"In sophisticated mirror arrays such computations should be carried out anyway in order to prevent optical aberrations due to mirror deformations induced by the absorption of projection light. Thus, from a computational point of view, the temperature induced mirror adaptation according to the present disclosure does not substantially add to the system complexity.

"From a hardware point of view, it has become apparent that it suffices to carefully heat or cool very few and/or small areas on the mirrors in order to produce a very large variety of different deformations with high accuracy. Significantly less wiring etc. is involved to control very few, for example 2 or 4, heater or cooler members as compared to the control of a large number of piezoelectric elements.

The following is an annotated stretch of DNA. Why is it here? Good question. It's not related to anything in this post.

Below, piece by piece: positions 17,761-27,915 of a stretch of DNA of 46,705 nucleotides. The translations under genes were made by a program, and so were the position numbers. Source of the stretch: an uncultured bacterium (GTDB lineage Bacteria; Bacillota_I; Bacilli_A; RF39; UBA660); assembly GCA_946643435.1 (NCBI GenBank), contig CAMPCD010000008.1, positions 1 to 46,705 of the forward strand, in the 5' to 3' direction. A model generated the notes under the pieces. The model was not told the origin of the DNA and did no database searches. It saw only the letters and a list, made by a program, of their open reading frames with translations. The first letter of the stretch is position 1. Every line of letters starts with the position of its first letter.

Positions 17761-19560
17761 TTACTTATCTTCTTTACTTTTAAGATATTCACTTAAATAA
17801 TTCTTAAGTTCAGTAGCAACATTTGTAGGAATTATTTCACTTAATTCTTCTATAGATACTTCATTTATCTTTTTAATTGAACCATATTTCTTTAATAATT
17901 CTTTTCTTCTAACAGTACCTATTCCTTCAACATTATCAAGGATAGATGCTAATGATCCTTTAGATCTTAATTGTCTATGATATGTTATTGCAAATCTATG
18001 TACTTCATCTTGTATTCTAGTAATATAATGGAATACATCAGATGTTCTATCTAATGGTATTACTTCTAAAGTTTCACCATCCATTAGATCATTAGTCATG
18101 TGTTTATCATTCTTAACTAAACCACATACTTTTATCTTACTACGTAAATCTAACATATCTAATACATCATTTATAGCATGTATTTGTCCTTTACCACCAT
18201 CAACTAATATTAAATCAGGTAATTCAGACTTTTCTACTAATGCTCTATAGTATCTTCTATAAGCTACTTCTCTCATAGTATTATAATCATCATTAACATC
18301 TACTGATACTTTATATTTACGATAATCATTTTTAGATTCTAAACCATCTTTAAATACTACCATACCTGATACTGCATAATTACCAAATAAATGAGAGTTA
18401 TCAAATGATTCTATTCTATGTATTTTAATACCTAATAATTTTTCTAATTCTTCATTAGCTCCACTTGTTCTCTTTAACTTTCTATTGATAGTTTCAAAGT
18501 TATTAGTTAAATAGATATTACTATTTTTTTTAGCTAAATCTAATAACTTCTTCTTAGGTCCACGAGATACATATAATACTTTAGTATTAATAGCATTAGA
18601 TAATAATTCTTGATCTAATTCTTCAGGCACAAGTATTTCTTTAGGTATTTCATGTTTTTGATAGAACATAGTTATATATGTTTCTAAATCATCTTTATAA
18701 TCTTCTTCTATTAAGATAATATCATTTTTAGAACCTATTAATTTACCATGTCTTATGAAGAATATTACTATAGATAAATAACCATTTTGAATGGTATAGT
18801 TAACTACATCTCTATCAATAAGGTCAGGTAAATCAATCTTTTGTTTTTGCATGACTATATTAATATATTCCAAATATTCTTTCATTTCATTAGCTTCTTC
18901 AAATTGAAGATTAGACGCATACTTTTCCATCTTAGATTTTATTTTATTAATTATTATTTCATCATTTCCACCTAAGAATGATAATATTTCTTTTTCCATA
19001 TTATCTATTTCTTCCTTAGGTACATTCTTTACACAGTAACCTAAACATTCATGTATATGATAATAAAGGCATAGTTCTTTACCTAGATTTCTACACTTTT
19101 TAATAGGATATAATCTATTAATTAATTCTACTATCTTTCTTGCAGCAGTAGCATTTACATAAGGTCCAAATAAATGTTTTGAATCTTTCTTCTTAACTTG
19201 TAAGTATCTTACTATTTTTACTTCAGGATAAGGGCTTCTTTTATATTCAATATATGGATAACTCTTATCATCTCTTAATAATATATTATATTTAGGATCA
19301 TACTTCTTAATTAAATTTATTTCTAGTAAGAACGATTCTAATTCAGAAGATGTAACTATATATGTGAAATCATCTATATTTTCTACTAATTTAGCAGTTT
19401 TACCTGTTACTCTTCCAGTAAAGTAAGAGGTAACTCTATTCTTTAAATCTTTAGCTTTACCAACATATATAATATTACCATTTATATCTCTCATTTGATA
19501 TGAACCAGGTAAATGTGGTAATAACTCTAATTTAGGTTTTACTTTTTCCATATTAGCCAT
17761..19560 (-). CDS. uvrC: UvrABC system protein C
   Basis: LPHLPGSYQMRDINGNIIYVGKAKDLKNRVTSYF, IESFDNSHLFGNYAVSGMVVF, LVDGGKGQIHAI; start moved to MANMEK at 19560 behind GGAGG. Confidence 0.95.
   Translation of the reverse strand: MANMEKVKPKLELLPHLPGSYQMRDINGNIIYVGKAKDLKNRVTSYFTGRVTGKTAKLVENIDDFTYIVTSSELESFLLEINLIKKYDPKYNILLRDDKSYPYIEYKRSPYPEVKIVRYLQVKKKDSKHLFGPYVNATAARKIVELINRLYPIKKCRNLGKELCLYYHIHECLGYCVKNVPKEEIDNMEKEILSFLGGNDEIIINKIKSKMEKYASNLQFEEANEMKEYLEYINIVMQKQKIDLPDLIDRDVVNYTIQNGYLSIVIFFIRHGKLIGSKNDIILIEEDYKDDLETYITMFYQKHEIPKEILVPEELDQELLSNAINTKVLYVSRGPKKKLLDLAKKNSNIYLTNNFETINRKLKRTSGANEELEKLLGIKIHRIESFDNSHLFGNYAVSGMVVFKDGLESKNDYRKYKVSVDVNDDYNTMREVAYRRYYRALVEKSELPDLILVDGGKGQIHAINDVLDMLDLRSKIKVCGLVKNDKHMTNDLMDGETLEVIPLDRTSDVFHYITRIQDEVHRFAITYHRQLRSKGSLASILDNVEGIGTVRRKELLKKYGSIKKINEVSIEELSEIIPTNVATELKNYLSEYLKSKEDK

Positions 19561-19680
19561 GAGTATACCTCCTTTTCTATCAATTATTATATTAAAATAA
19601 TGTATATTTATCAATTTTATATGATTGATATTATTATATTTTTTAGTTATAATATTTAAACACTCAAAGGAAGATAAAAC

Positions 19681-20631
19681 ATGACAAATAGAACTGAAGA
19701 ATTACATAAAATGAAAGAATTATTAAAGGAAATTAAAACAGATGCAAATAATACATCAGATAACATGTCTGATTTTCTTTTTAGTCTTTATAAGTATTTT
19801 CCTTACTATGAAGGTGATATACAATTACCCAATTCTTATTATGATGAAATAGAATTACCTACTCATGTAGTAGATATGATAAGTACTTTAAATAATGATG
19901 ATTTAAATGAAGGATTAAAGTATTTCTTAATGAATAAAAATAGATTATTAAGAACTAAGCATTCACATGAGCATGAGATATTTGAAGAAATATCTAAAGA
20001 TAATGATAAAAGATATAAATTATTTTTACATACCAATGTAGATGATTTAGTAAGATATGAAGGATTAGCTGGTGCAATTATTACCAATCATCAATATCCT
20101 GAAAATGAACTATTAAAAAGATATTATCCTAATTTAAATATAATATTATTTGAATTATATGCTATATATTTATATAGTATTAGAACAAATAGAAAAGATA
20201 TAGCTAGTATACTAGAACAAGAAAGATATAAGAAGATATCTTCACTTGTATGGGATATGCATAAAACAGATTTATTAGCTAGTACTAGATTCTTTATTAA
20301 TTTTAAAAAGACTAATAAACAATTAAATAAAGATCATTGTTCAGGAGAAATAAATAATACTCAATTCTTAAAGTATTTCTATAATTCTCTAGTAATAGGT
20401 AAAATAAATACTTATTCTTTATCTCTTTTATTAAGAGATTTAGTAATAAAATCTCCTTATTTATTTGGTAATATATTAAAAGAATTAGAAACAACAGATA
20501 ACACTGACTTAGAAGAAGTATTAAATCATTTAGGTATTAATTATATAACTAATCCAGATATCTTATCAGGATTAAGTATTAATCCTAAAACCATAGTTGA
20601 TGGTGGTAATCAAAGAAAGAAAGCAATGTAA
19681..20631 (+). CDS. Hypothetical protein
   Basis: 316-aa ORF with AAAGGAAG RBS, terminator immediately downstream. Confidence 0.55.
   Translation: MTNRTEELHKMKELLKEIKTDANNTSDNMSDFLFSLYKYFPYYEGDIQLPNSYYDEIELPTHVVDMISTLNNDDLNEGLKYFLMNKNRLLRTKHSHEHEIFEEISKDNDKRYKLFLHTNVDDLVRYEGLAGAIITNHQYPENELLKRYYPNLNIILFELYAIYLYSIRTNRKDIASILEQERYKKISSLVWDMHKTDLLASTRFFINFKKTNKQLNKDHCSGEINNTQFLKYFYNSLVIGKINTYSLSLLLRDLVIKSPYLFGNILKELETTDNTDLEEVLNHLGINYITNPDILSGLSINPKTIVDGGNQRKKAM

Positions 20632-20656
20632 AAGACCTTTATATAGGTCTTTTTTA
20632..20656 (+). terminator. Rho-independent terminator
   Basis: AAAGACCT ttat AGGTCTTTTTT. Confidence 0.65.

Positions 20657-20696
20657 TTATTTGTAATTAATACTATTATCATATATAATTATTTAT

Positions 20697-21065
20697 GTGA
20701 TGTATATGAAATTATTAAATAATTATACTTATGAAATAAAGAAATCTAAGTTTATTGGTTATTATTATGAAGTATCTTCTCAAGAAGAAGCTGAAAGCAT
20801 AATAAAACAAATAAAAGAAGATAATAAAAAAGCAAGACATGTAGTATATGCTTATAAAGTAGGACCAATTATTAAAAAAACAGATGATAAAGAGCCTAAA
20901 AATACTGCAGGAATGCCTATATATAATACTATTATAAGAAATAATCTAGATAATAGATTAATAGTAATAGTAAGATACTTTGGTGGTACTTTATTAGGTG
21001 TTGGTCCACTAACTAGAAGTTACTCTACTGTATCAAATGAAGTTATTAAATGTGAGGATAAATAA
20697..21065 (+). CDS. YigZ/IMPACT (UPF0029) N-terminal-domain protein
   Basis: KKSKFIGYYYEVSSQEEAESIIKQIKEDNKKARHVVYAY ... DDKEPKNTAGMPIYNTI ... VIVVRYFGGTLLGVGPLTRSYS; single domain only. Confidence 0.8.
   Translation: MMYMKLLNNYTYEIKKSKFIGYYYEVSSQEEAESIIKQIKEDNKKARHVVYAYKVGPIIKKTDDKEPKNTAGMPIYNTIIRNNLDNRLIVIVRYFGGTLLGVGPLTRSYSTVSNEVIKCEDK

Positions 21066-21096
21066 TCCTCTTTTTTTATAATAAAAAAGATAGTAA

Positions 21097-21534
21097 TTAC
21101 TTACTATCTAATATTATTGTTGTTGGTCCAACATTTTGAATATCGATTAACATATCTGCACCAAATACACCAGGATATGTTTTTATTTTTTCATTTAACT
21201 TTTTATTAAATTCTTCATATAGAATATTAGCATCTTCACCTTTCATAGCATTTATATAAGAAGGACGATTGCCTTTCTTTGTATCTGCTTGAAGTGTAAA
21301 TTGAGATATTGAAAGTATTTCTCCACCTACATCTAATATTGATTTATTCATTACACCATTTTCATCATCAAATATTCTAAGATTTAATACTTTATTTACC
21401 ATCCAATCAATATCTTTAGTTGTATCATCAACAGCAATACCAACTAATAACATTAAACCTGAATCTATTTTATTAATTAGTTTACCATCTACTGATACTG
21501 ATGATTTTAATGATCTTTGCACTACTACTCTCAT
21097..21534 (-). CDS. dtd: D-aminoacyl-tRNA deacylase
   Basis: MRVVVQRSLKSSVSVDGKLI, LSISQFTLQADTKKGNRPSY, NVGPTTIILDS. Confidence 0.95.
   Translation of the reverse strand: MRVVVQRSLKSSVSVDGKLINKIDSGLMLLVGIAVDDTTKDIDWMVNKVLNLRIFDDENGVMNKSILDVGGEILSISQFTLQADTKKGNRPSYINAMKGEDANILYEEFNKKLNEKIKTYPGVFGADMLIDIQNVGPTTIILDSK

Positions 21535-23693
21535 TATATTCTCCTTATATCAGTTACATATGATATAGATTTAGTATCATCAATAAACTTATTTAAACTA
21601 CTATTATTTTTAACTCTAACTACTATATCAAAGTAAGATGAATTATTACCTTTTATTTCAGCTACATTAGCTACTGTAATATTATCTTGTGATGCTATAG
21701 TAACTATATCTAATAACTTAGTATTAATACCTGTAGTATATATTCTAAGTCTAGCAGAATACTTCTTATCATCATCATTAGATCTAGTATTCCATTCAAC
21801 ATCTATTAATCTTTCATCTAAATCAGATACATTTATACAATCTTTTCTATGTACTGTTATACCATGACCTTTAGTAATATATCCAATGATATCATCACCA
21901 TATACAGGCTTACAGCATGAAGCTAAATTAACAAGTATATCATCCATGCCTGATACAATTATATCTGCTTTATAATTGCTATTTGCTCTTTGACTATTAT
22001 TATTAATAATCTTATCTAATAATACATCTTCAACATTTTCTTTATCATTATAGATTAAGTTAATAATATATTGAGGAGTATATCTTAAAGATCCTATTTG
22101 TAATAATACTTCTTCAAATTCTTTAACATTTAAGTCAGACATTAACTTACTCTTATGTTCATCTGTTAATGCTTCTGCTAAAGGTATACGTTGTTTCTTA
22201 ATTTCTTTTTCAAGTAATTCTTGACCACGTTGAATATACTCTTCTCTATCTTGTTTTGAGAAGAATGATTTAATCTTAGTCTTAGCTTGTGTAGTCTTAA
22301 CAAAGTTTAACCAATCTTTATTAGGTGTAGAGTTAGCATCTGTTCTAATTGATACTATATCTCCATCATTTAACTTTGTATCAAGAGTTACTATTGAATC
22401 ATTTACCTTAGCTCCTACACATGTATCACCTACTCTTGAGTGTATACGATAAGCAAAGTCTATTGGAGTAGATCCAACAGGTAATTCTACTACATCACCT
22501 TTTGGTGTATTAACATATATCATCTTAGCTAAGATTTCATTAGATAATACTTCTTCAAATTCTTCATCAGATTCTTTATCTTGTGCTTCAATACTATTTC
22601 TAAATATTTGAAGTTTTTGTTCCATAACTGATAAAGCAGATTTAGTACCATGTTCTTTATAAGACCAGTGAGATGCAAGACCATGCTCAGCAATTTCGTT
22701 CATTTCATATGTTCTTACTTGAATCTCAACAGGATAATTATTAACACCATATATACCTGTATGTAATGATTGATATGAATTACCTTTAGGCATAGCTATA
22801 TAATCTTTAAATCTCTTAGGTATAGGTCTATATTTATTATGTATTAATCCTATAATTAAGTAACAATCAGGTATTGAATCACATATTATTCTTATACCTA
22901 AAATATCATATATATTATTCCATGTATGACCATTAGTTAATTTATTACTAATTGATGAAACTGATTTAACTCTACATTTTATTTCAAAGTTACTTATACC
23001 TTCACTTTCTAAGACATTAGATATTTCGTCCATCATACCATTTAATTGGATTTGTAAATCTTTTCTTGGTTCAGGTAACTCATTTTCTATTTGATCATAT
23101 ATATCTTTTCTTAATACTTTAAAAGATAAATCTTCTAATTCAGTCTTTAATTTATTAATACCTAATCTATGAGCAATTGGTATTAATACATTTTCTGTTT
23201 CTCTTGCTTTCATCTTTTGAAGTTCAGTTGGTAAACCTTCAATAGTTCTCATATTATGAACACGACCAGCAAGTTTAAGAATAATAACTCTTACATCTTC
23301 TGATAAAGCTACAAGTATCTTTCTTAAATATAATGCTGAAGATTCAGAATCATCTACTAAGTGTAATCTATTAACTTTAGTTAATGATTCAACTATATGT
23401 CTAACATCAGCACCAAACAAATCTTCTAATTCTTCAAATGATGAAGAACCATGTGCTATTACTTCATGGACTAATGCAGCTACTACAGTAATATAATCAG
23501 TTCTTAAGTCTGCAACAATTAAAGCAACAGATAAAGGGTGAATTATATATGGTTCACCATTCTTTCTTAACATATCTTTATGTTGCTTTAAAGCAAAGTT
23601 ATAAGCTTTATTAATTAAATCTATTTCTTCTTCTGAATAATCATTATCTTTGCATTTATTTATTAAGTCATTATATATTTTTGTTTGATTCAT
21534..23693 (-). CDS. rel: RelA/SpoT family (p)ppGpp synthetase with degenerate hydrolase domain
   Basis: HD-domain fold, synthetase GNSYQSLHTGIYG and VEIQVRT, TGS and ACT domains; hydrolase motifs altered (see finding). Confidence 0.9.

"The disclosure relies only the mirror elements including structures having a different coefficient of thermal expansion and being fixedly attached to one another. Preferably the structures are planar or curved structures having a pair of parallel surfaces. Usually such structures exist anyway, because mirror elements typically include a mirror support and a reflective coating applied thereon, wherein both structures have different coefficients of thermal expansion. Since the effect of bending as a result of temperature changes becomes larger the greater the difference between the coefficients of thermal expansion is, the difference between the coefficients of thermal expansion should be substantial if a high sensitivity of the mirror elements to temperature changes is desired. Metals are a material class in which a wide variety of large coefficients of thermal expansion is available, and therefore the structures are made of metals in some embodiments.